8. It was during this same time that my oldest daughter (8 years old) saw a notice in the post office announcing the end of year school picnic for the Lunenburg School Children and families. She became very excited, considering herself a school child in Lunenburg, and wanted us to attend. When I explained to her that Lunenburg School Children meant children who attended the Lunenburg School, she was disconsolate. However, I told her I would see if we could have a school picnic with home schoolers (even though I didn't know any at the time). I phoned the company that provided us with our curriculum and just happened to get a receptionist who was substituting for the normal receptionist, and wasn't aware of privacy regulations (neither was I at the time). She sent me the names and addresses of all the home schooling families in New England who were using Our Lady of the Rosary's curriculum for our home schools, and I invited them to the "First All New England Catholic Home School Weekend" with free camping (tents and campers both) at our home in Lunenburg. We rented port-a-potties, cut the field, filled the pool and had the biggest, best weekend our kids had ever experienced in their lives. We made friends and our kids made friends who were a wonderful emotional support throughout this difficult period in our lives.

9. We got through it, struggled to pay the bills, got our kids on the path to college and adopted another three, the youngest of whom is a freshman at SJA now.

10. I had remembered this part of my past in bits and pieces, The Cancer, the Great Weekend, The Cure, The Bills, but I had managed to forget, and it took the hearing before the Senate Health and Welfare Committee for me to remember, the pain and shame and humiliation of being told, ever so kindly, but still reproachfully, and COMING TO BELIEVE, that I was an unfair burden to everyone around me... that I was choosing to harm my husband and children in my almost certainly futile attempt to live.

11. Because I felt so personally threatened by the persons who were so adamant in their demands that physician assisted suicide is the "compassionate choice" despite the testimony from the medical professionals who described the actual application of this choice as such a cruel and torturous procedure, and one that they have seen demanded by those who do NOT have the patient's best interests in mind, I felt compelled to be present again for the Senate Judiciary Committee's hearing of testimony on Feb 6, 2013.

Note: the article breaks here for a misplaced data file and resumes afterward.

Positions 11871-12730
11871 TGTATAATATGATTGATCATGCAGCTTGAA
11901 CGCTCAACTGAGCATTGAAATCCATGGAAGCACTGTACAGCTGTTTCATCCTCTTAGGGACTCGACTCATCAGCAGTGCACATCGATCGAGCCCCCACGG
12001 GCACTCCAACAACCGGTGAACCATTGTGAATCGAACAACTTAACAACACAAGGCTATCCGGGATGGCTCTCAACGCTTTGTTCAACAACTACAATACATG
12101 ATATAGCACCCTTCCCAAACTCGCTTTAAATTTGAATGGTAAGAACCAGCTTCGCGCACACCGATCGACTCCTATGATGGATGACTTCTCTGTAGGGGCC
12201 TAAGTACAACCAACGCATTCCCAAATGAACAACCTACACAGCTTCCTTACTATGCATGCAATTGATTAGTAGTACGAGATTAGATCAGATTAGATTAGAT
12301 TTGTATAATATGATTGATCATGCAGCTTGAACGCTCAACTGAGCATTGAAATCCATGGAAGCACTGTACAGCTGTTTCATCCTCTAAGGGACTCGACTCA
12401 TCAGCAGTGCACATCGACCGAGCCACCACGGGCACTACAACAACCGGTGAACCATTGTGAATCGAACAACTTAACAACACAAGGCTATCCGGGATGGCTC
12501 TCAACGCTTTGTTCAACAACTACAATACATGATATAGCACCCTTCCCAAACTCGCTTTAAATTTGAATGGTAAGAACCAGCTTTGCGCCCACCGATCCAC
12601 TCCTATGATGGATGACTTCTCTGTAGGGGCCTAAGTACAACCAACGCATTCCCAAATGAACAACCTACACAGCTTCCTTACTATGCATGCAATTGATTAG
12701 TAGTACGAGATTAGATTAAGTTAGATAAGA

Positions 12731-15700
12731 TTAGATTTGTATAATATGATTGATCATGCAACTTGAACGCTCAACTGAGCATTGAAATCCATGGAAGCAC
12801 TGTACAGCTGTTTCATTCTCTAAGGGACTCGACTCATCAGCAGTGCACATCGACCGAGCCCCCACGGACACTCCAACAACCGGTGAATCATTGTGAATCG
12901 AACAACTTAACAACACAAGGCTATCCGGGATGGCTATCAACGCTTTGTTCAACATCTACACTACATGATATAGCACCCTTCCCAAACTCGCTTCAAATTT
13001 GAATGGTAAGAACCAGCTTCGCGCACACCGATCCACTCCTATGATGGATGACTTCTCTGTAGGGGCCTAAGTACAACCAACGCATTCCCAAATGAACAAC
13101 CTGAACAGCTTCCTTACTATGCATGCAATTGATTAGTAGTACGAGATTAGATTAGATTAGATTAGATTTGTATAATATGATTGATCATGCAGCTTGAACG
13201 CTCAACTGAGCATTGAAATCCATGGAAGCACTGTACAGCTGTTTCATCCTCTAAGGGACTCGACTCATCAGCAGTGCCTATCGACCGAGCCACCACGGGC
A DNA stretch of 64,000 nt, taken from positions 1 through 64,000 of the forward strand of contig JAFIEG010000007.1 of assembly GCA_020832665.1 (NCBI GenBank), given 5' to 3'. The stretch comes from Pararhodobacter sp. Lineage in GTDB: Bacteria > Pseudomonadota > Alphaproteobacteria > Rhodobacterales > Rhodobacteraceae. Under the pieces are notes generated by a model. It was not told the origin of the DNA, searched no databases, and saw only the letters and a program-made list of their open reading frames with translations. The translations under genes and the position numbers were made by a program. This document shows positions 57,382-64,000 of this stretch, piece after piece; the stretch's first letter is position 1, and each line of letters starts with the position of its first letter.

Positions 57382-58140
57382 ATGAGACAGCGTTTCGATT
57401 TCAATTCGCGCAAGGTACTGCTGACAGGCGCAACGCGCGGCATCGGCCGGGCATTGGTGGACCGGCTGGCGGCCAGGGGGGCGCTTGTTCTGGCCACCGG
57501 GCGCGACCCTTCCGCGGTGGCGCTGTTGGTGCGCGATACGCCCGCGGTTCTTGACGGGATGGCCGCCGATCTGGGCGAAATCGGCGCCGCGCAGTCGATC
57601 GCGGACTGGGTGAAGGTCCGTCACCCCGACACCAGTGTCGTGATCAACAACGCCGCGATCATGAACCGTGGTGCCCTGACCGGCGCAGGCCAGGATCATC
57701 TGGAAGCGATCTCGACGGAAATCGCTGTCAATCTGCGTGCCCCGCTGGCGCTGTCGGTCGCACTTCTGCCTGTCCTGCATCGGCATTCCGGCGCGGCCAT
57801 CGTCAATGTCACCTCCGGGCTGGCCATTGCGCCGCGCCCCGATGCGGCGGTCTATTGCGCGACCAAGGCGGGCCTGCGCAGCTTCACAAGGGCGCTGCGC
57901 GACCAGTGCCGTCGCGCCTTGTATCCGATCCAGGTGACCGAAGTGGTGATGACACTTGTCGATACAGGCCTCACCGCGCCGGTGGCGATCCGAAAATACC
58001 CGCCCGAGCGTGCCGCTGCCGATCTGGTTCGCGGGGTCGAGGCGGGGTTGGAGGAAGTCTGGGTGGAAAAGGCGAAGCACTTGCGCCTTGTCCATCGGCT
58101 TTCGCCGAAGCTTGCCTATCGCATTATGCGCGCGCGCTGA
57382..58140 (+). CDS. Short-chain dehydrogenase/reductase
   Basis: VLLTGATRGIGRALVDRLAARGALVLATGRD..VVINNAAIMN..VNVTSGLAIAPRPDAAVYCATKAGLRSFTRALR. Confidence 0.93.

12. I listened to a very well spoken lawyer from Oregon speak in support of "assistance on dying" or "aid in dying". She was asked by one of the committee members why this particular choice of wording. She was less than honest in her reply. She said that "aid in dying" more accurately describes what those on one extreme call "death with dignity" and those on the other extreme call "physician assisted suicide". She did not explain that the proponents of physician assisted suicide in Quebec, where both suicide and assisted suicide are illegal, are employing this term in order to subvert the government's ban on the procedure by expanding the terminology within medical care to include the very procedures that are banned under another name. If "aid in dying" passes in Quebec, it will be considered end of life medical care. This would change the meaning of end of life medical care from medical care AT the end of life to that of medical care THAT ENDS the life. So, too, in Vermont if S77 passes.

13. Now that I'm 24 years older than I was then, please don't let the voices that supported physician assisted suicide as some sort of "aid in dying" be the ones that seal my fate the next time I'm sick..

Clara Schoppe

St Johnsbury, Vt.